The Vision Of A New Society: 22 ►Mental Health: Second Component of Healthy Life

Published: 27.10.2019

The mind and the body are closely related to each other. A healthy mind resides in a healthy body. This is one view. It is also believed that mental calm keeps the body healthy. By combining these two views, it can be concluded that physical and mental health affects each other. Even if no symptoms of any illness are discovered through the physical examination, a mentally harassed person may feel unwell. Similarly, in spite of the mind being free from anxiety and the circumstances being perfect, the sudden attack of some physical illness can make man's mind restless.

Chanakya was a very able statesman. Politics was his main mental concern, but he did not keep philosophy and practical life deprived of his excellence. About the mind he said, "It is only man's mind that binds and also sets him free.[1] "If this view is accepted, the entire responsibility of man's development or his downfall lies only with his mind. In that case, it cannot be free from the responsibility of good or bad health.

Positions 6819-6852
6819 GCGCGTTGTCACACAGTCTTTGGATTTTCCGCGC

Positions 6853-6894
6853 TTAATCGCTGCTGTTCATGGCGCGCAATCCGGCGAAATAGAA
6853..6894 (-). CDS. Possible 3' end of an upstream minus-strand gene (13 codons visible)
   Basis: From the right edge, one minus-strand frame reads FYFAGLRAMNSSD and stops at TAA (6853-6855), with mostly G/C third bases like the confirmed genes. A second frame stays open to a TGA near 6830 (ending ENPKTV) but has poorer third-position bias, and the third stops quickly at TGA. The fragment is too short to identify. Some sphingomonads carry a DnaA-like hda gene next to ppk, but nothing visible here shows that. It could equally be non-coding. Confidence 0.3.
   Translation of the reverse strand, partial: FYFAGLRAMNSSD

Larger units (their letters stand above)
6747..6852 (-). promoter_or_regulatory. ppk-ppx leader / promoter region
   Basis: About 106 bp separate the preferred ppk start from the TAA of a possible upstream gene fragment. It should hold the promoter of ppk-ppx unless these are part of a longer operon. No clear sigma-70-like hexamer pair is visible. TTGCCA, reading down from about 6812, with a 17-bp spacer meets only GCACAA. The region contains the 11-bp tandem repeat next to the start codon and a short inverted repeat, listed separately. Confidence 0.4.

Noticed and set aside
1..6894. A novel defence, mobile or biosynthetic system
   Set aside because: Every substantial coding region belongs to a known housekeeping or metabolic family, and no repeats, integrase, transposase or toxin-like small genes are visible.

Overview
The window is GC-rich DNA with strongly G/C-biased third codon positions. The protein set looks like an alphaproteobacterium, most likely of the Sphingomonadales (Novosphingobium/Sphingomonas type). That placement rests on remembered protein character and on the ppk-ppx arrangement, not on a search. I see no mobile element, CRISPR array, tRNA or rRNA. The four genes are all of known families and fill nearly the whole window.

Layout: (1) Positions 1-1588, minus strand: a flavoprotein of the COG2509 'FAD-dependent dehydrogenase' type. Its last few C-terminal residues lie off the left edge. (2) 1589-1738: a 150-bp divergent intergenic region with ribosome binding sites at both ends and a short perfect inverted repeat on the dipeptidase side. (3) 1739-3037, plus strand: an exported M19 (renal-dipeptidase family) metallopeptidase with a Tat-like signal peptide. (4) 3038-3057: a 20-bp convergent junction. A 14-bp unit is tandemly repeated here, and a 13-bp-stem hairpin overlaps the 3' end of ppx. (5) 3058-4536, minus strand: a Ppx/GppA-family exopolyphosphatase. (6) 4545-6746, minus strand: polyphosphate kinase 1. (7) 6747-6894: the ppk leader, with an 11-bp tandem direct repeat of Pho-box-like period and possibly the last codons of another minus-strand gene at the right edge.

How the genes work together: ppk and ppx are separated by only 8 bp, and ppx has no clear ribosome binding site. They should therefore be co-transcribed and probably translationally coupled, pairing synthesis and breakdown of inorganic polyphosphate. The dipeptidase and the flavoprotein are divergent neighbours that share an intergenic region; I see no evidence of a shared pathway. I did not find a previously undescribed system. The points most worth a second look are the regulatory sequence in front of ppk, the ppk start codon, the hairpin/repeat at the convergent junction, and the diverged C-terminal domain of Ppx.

According to the Jain philosophy, the mind has the same place in the body as the five senses. The only difference is that the scope of success is limited and that of the mind is wide. It may also be said that the mind directs and the senses are directed by it. But is there something that directs the mind? This question is being disregarded and the mental health is being made the subject of discussion.

Is the Mind Fickle or Are the Instincts?

The general conception about the mind is that it misguides man. What misguided someone must be misguided too. I wrote a song about controlling the mind: "The mind flies far without the wings. Even the telescope probably cannot see as far as it can see. It has no legs with which to move, still it roams. Looking at its fickleness it is only proper to keep it in check.[2]"

There is a new concept prevailing about the mind that it is not fickle. It is man's instincts that make it fickle. The reflections in the mirror are not of the mirror itself. Anything, that comes before the mirror, good or bad, gets reflected in it. Similarly, mental fickleness is not action, but reaction. The fickleness of one's instincts is revealed through the mind. From that point of view, it is not right to blame the mind.

Looking at it from another point of view, it reflects the difference between man's thinking and expression. How can the mind be, if it does not wander? Its unsteady character is universally known. The more the attempts to steady it, the more it wanders. There is a very peculiar technique to keep it under control. Only some people are able to discipline the mind. Only a few individuals can keep it under control. Most people are victims to the vagaries of the mind. So long as man does not free himself the slavery to his mind he cannot make mind healthy.

Sick is Someone, Treatment for Someone Else